The Women of Casa X.
Photographs by Malcolm Venville.
Schilt Publishing, 2013. 112 pp., 45 color illustrations, 8¾x11".
One night in Mexico City, Carmen Muñoz, sex worker, was roaming
the streets looking for customers. Unexpectedly, she found two
colleagues, both over sixty years old, sleeping on the street, covered
by newspapers. After almost forty years of giving service to butchers,
porters, refuse collectors and criminals, they were now long forgotten
by their families and society. Carmen was confronted with what would
be her own fate, like most women of her profession. Striving for
dignity for all of them, she organized her colleagues and led a group
that resolved to find a home where they could spend their last days in
safety and warmth.
In 2006, after twelve years of work, and with the support of Mexican
intellectuals and artists, the government gave them a seventeenth-
century mansion, where Carmen founded Casa Xochiquetzal - Casa
X. Around sixty women, all over fifty years old, receive shelter, food,
and medical and psychological care. This is not just a retirement
home - most of the women who live there still walk the streets. But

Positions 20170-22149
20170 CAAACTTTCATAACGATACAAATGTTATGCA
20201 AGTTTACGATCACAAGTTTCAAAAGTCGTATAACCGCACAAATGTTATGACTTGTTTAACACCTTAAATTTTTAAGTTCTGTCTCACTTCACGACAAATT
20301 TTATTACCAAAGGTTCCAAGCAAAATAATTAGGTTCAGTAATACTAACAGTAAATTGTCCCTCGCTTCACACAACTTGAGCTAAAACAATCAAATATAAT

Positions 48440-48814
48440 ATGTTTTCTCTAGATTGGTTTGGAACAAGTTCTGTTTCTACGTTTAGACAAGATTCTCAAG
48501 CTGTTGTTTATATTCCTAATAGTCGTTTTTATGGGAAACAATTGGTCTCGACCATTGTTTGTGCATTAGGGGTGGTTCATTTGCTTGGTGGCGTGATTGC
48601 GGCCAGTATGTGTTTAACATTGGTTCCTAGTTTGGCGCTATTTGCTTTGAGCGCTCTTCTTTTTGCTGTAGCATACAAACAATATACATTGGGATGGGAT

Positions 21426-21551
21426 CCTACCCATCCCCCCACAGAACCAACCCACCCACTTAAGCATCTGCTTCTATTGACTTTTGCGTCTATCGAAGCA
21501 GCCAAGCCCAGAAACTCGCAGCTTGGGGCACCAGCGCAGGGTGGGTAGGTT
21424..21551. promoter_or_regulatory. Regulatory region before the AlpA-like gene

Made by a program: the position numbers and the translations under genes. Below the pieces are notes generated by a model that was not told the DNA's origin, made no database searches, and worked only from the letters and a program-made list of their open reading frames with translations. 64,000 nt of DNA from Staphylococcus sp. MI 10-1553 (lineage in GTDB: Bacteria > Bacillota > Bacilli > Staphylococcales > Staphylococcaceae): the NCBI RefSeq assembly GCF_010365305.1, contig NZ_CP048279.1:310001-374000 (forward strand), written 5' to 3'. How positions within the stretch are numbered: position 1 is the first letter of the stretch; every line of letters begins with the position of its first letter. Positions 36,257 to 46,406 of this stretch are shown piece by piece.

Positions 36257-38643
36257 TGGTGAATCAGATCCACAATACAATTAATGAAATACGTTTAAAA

Casa X is the only refuge for prostitutes in Latin America.
Casa X is located in the heart of the notorious district of Tepito.
Although only eight blocks from the historic centre of Mexico City,
Tepito is a micro-universe, where life is lived in a unique fashion. For
nearly five hundred years it has been a place of impunity, crime,
smuggling, violence and prostitution. This neighbourhood did not
submit to the Aztec Empire, or to the Spanish conquistadors, or to
the current authorities. Tepito has an identity that goes beyond its
boundaries. It has its own social organization, myths, heroes, slang,
and even its own local deity, La Santa Muerte (Holy Death). The
women of Casa X are stuck at the bottom of the ladder of this world,
and keep their memory of it in their bodies.